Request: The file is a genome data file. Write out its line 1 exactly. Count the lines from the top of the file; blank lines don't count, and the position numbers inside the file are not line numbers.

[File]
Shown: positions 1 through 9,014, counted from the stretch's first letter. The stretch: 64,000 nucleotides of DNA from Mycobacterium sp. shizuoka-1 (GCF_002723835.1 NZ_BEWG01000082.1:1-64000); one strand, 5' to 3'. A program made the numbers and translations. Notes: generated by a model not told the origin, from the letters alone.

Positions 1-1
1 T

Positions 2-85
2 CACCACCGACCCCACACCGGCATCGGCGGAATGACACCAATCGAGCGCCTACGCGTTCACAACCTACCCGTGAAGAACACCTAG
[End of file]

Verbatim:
Shown: positions 1 through 9,014, counted from the stretch's first letter. The stretch: 64,000 nucleotides of DNA from Mycobacterium sp. shizuoka-1 (GCF_002723835.1 NZ_BEWG01000082.1:1-64000); one strand, 5' to 3'. A program made the numbers and translations. Notes: generated by a model not told the origin, from the letters alone.